DOMINICA, Mar 10 (IPS) – In the face of the COVID-19 pandemic, the over 200 member-strong partnership is bolstering efforts to help countries meet commitments to reduce greenhouse gas emissions and empower renewable energy, food security, and climate adaptation initiatives.A member-led global coalition of 202 countries and institutions, the NDC Partnership has turned the spotlight on climate action by supporting countries’ efforts to craft and implement Nationally Determined Contributions (NDCs), which outline their commitments to reducing global greenhouse gas emissions.
As a cornerstone of the Paris Climate Agreement, countries are expected to present revised and progressively more ambitious NDCs to the United Nations Framework Convention on Climate Change every five years. After years of planning, country governments are now shifting to NDC implementation. They are calling on the NDC Partnership’s technical expertise and financial support to catalyze climate action amidst the ongoing climate crisis and COVID-19 pandemic.
Despite the challenges posed by COVID-19, the NDC Partnership confidently demonstrates that many countries have made progress towards addressing climate change and advancing sustainable development.
Although the pandemic delayed some countries’ NDC submissions and climate action plans, there has been significant progress towards NDC implementation across three critical sectors: renewable energy, food security, and climate adaptation. Representatives for Partnership members, including the International Renewal Energy Agency (IRENA), the Food and Agriculture Organization (FAO), and the International Institute for Sustainable Development (IISD), discussed the challenges countries faced in NDC implementation across their respective sectors and reflected on the successes and lessons learned over the last few years.
“It was super difficult with COVID, but I have to say it is really remarkable,” said Elizabeth Press, IRENA’s director of planning and programme support. “The majority of countries were very involved and worked hard to compensate for shortfalls. The virtual way of operating was sub-optimal, but many countries made it work.” Over the last NDC revision cycle, IRENA has been working with over 70 countries to bring clean energy goals into their NDCs, a process which Press said has been more collaborative and streamlined this time around.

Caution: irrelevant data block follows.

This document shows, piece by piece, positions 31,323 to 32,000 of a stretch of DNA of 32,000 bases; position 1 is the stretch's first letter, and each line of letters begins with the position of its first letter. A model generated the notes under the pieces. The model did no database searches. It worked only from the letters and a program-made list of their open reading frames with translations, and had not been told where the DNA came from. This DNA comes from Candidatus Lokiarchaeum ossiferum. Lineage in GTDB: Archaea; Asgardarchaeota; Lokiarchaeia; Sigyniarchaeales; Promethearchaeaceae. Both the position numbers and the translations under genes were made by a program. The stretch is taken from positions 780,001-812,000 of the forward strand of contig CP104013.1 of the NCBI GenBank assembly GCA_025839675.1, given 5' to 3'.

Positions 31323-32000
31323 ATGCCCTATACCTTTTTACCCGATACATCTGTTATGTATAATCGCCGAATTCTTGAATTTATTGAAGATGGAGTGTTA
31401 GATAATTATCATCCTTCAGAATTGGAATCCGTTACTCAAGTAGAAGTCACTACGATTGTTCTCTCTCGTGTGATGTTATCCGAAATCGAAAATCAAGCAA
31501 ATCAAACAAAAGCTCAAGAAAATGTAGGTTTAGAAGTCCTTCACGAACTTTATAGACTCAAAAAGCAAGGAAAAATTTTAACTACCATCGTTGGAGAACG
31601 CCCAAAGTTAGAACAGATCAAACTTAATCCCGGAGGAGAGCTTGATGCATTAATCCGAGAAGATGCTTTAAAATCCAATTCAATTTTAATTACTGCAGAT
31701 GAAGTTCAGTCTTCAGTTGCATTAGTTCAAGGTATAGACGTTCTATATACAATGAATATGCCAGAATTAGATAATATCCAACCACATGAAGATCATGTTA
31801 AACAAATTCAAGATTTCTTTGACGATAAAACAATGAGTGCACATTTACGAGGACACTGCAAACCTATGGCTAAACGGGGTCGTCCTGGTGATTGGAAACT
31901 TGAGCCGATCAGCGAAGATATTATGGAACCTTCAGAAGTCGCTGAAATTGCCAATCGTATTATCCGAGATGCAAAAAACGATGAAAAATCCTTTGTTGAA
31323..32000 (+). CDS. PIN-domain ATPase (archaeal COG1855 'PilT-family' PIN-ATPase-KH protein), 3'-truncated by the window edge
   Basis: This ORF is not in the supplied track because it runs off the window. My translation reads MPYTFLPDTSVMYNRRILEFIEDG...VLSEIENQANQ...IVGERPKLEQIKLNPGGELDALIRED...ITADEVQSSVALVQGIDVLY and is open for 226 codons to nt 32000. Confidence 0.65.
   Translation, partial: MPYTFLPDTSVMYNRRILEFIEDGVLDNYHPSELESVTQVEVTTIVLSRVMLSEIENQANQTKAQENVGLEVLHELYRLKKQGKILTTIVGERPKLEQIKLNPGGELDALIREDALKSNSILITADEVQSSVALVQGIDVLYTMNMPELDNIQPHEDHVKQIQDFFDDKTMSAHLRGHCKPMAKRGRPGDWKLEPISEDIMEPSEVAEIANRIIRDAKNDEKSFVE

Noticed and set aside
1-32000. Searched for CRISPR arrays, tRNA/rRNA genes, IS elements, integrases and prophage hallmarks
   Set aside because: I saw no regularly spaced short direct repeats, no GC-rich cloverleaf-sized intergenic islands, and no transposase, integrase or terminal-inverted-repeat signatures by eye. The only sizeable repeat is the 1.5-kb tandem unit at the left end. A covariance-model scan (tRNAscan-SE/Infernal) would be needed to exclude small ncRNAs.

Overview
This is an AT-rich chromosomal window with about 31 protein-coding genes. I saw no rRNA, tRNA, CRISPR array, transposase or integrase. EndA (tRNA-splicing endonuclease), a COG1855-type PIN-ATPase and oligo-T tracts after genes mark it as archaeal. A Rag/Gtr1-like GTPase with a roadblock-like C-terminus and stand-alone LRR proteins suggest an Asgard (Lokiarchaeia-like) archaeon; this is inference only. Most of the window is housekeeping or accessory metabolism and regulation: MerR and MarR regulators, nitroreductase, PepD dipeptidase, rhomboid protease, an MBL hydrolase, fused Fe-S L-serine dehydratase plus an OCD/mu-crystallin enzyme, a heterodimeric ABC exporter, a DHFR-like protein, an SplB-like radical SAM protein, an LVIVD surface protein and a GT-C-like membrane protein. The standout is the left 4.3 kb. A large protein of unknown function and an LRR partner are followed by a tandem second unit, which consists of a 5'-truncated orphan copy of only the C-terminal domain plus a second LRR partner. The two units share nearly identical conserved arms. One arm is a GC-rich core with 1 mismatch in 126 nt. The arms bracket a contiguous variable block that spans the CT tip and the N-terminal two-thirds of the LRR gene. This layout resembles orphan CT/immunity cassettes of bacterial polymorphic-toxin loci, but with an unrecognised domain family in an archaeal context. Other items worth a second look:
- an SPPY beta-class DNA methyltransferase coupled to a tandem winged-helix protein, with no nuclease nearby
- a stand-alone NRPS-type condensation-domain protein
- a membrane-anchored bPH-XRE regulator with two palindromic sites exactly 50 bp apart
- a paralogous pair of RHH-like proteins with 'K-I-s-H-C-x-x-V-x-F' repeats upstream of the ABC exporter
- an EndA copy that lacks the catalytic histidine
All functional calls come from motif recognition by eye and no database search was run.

“Comparing the first round of NDC work that was done around Paris and now, there is a big difference,” she said. “The first round was largely done by environment ministries and consultants and was not an integrated government process. It’s different now and gives me hope that this is not just a document that needs to be submitted to the United Nations, but that serious consideration and widespread consultation has taken place on how to formulate and execute these promises in a climate-safe manner.”
Looking forward, Press noted that countries had requested IRENA’s assistance to ensure a smooth transition to renewable energy through data collection, the development of road maps, project implementation, and other issues linked to energy transition, such as water and food security.
Critical for addressing climate change and a recurring theme globally, food security is a priority for NDC Partnership members that recognize ending hunger, and achieving the second Sustainable Development Goal requires NDCs to embrace agroecology and sustainable agriculture.
In fact, 95 percent of NDCs listed agriculture as a priority sector for climate action. “This is important because agriculture is both a source of greenhouse gas emissions and an important part of the solution to the climate crisis for mitigation, adaptation, and building resilience,” said Zitouni Ould-Dada, FAO’s deputy director for the office of climate change, biodiversity, and environment.
According to FAO, the world’s agri-food system contributes over 30 percent of human-induced greenhouse gas emissions. “When we say agriculture, we include fisheries, forestry, and land use,” Douda said.